U.S. Copyright Office Says Some AI Can Be Copyrightable
Right now every songwriter and composer is wondering whether they’ll ever work again now that ChatGPT and all of its competitors are now on the scene. While copyright law usually takes a long time to formulate and pass, the U.S. Copyright Office is being proactive and issuing some guidance on just what works and what doesn’t when it comes to copyrighting works that feature artificial intelligence (AI).
The questions about copyright when AI is used is indeed deep right now. Is it the end user that owns it? The service like ChatGPT? The person that wrote the algorithm? The person that trained it? The person that owns the material that trained the AI? It’s a rabbit hole of questions and most are not definitively answered at the moment.
The First Case For The Copyright Office
The Copyright Office is in the middle of it, as it’s already examining applications that claim copyright of AI-generated material. If you think this just happened, the Office explained that its first case actually came in 2018 when it received an application for a visual work that the applicant described as “autonomously created by a computer algorithm running on a machine.”
The application was denied because the examiner found that the work contained no human authorship, and a number of appeals were also rejected. So we know for sure that you can’t just crank up ChatGPT to dial up a song and then try to copyright it without adding some sort of human touch.
But you say, “Wait, I was the one that wrote the prompts that guided the AI to its result!” The Copyright Office says that’s still a no-go. It says that when an AI “receives solely a prompt from a human and produces complex written, visual, or musical works in response” that still doesn’t constitute human authorship so it can’t be protected by copyright.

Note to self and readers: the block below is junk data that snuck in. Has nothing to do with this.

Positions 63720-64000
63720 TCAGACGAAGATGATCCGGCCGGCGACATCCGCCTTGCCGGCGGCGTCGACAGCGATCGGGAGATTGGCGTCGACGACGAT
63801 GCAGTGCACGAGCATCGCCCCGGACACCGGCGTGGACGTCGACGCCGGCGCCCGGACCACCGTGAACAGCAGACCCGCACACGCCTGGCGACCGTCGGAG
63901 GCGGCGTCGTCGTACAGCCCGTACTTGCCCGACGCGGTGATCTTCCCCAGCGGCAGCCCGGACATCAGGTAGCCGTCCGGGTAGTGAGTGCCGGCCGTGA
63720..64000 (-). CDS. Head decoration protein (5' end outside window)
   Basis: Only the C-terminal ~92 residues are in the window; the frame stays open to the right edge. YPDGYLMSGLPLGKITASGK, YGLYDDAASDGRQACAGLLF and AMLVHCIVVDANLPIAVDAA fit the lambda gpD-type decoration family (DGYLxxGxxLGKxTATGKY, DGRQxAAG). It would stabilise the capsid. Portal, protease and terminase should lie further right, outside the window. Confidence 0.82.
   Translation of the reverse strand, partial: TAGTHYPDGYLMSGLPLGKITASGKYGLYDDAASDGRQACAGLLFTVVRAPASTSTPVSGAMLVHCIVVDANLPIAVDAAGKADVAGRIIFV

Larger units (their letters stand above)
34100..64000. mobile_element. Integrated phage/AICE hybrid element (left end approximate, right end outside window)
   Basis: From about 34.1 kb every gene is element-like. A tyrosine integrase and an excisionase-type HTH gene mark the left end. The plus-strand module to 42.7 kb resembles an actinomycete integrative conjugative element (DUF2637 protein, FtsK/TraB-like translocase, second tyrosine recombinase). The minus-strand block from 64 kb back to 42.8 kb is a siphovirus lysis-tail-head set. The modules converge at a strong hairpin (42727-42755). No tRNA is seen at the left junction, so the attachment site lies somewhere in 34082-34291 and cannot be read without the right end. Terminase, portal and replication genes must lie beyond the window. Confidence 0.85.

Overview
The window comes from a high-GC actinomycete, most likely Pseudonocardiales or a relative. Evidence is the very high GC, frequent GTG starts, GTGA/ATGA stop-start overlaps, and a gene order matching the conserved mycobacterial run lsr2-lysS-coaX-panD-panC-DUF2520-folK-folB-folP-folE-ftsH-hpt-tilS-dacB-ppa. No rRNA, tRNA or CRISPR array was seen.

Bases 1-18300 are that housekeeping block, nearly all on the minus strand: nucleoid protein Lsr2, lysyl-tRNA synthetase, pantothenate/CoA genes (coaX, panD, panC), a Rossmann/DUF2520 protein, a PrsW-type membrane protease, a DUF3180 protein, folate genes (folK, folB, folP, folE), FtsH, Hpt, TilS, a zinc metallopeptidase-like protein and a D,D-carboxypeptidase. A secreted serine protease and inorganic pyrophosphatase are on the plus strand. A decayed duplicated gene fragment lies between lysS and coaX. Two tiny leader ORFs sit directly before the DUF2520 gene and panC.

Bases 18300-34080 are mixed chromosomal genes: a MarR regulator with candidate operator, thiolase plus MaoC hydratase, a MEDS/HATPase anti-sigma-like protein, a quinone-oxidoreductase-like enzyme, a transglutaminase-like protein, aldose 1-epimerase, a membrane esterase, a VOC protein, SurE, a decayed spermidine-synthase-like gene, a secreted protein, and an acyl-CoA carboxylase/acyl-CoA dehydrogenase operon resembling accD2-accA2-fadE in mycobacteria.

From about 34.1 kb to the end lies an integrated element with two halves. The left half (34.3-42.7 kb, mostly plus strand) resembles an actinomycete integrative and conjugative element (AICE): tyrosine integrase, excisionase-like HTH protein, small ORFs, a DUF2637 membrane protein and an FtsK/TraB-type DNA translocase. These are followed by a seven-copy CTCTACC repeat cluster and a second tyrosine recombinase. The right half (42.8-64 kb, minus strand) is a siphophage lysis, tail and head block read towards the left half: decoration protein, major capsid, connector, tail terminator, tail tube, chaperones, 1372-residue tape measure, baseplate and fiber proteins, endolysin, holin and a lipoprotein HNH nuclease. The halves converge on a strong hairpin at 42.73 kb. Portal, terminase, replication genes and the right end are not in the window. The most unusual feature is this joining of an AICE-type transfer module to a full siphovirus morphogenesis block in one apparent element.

But It Can Be Done
That doesn’t mean that you can’t use AI at all though. If you “select or arrange AI-generated material in a sufficiently creative way” or “modify material originally generated by AI technology,” then it may be protected under copyright. “May” is the operative word here.
In a recent decision regarding a graphic novel called Zarya of the Dawn by author Kris Kashtanova, which included images created using the Midjourney service, the Office said that, ““We conclude that Ms. Kashtanova is the author of the Work’s text as well as the selection, coordination, and arrangement of the Work’s written and visual elements. That authorship is protected by copyright,” but the Midjourney images that were used “are not the product of human authorship” so they are not protected.
None of this applies to music yet, but you can be sure that there are cases coming soon. Like I said in the intro, this is a deep well of uncertainty, but slowly but surely we’re getting some clarity on just were to draw the line on AI copyrights.